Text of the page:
How to get the STEM green card?

Looks as if the GOP is getting active on elements of Comprehensive Immigration Reform.  After introducing the ACHIEVE Act in Congress, the House has now passed the a bill (STEM Jobs Act of 2012) that would allow foreign born students with doctorate diplomas to get permanent residency without having to go through the H visa route.  At this time, if you are a foreigner and you are a student at an American university, after the optional practical training (OPT) visa for one year, unless an employer comes forward to sponsor you for an H-1B visa (or similar other not so common visas) you have to leave the country.  These visas typically last up to a maximum of six years and if no green card petition is filed on your behalf, you have to go back to your home country.  Unfortunately, these visas are employer specific and there is very limited flexibility in changing jobs.  For instance, if your employer goes out of business or lays you off due to poor business environment, you have practically no time to find a sponsor, and have to abandon your life in the US.  This causes tremendous amount of anxiety, uncertainty, and inconvenience to well educated foreigners who want to work in the United States.  Even those immigrants who are waiting for a green card can experience a lot of suffering due to delays in processing.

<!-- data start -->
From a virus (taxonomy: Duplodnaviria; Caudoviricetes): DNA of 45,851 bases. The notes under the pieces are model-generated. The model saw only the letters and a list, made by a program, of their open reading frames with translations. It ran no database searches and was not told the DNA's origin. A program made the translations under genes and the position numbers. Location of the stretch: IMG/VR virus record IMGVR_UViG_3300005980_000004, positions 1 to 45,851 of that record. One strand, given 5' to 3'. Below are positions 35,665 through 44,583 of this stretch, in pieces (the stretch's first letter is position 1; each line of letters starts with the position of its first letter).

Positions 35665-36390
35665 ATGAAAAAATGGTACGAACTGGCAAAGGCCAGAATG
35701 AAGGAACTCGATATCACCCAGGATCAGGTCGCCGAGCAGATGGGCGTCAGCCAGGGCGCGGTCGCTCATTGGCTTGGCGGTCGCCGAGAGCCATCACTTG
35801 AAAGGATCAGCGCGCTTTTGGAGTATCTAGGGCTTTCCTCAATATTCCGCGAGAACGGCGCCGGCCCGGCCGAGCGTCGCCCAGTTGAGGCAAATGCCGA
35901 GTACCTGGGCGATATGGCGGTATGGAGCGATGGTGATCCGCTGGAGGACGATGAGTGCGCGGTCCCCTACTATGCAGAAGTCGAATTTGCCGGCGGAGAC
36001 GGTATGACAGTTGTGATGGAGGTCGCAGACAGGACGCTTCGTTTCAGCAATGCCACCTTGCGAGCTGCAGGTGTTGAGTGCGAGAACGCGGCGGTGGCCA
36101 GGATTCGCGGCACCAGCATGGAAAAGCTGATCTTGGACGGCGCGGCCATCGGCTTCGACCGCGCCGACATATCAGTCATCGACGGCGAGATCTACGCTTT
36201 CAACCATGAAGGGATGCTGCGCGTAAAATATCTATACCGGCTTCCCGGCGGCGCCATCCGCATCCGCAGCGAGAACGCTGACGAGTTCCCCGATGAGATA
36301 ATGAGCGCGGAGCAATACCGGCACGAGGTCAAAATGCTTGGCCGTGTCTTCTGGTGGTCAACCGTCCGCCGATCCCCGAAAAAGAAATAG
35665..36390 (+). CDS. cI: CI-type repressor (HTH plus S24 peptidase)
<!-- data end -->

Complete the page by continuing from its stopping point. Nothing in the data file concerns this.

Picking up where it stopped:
The STEM green card makes the process very easy because it allows you to apply for permanent residency as soon as you graduate either with a doctorate or a masters degree (assuming enough doctoral candidates do not apply each year) and find a sponsoring employer for the purpose of labor certification.  The process will also be fast, and is expected to be complete in less than three months after labor certification.  It is very important to understand that one needs to be a science, technology, engineering, or Math graduate from a real university in the United States, and have good academic credentials.  Obviously, illegal immigrants are now allowed to participate in this program even if they are otherwise eligible. It is not clear if this bill will pass in its current form and when will it be enacted into law, but I will keep you updated.
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